EDA has a lot of benefits when scaling teams and managing complexity, but it comes with trade-offs. Oskar Dudycz is an expert in EDA and event sourcing and gave a great talk on the Light and Dark Side of EDA that lays out some of the risks and complexities to bear in mind. If you’re just getting started, I recommend watching this talk, and then watching it again every six months as you encounter the problems he describes!
AWS have a range of technologies available for sending messages between systems. I often see teams who are confused about when to choose SNS over Kinesis or EventBridge over SQS. In this informative talk, Julian Wood describes common messaging patterns and shows you how they map to AWS services.
When designing distributed systems, it’s vital to pay attention to the boundaries between things, and the contracts that describe them. If we’re not careful, it’s easy to end up with a mess of over-chatty services and poorly designed messages. One classic technique for identifying events and boundaries is Event-Storming. Ben Ellerby uses Event-Storming to define serverless systems that he connects with EventBridge in this blog post.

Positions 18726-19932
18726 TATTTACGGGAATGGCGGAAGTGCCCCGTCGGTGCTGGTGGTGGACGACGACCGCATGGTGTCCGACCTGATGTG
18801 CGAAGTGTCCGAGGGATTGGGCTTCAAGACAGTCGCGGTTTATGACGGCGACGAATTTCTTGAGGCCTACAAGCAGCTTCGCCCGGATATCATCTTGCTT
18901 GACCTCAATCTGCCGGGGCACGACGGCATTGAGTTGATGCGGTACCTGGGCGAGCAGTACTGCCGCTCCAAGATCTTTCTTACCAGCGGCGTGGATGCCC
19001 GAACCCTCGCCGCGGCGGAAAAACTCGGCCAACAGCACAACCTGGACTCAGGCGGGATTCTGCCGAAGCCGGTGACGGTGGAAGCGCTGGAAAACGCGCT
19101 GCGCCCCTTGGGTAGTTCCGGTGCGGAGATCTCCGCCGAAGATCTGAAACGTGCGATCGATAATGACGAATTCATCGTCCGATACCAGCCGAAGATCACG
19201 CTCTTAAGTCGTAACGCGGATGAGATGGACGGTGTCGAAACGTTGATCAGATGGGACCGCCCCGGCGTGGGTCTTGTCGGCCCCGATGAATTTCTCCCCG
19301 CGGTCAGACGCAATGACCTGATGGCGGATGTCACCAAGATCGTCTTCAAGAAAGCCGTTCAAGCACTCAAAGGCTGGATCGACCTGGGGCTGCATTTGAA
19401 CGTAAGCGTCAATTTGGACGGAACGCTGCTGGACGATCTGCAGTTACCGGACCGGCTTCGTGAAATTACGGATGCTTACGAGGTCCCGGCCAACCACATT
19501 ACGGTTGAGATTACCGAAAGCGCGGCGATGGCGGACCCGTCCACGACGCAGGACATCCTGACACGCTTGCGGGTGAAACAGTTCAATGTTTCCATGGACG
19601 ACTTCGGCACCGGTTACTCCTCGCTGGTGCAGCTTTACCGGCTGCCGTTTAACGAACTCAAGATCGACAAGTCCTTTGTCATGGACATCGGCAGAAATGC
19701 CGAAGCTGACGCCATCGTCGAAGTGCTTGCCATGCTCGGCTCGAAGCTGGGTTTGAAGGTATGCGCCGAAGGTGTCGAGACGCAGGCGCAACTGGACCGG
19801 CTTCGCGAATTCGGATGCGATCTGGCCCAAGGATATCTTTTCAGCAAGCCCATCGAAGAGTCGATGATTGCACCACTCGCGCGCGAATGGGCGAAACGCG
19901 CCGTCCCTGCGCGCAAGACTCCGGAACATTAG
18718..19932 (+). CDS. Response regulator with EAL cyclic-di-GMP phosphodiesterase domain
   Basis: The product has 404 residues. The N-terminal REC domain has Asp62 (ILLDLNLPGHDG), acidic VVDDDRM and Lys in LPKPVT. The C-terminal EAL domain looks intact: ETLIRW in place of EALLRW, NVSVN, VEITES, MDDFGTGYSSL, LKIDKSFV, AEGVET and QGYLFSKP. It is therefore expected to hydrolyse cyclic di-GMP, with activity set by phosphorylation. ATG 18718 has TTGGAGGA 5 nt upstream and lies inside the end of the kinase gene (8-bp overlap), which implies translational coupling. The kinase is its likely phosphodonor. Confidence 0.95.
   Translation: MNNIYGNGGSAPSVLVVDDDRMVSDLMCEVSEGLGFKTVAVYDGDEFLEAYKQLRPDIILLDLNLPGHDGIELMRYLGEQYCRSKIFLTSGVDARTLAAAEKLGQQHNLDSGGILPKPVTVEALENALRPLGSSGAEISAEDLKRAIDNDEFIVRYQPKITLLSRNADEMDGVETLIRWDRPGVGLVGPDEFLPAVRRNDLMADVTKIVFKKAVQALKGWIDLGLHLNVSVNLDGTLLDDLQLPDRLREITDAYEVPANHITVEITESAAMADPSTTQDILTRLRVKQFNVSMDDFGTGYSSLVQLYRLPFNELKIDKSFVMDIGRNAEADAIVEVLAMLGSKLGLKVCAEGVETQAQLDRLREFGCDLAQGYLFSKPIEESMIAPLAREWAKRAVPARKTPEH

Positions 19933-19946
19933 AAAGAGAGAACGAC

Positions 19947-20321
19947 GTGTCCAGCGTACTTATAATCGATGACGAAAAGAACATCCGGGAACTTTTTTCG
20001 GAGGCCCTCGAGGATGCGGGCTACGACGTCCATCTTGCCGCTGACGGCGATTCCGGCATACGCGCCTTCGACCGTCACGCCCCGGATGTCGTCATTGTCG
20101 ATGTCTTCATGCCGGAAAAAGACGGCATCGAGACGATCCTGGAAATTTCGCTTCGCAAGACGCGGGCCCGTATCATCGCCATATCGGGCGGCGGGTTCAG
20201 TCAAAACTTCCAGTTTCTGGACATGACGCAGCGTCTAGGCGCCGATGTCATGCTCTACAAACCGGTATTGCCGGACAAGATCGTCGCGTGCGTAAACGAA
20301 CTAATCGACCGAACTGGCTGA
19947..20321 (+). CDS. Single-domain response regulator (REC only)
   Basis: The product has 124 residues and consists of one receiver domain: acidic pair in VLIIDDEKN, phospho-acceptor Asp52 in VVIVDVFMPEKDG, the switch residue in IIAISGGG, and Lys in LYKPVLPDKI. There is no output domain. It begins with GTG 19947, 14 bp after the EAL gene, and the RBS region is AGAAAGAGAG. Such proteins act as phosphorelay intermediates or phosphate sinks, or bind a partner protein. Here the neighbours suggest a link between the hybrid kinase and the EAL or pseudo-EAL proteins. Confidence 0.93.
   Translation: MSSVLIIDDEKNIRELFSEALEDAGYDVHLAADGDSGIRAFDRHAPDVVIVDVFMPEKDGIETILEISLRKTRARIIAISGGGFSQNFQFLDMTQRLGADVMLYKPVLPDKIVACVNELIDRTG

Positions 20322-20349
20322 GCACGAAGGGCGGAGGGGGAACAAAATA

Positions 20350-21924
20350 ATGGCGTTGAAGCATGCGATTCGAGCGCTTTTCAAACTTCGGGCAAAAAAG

Over time, you’ll need to evolve your designs. New requirements will arise, new technologies will appear, and you’ll want to change or replace your services. If we’re not careful, the choices we make early in a project can make it harder to respond to change. Ryan Loader captured some thoughts on concrete techniques for keeping your services maintainable and flexible.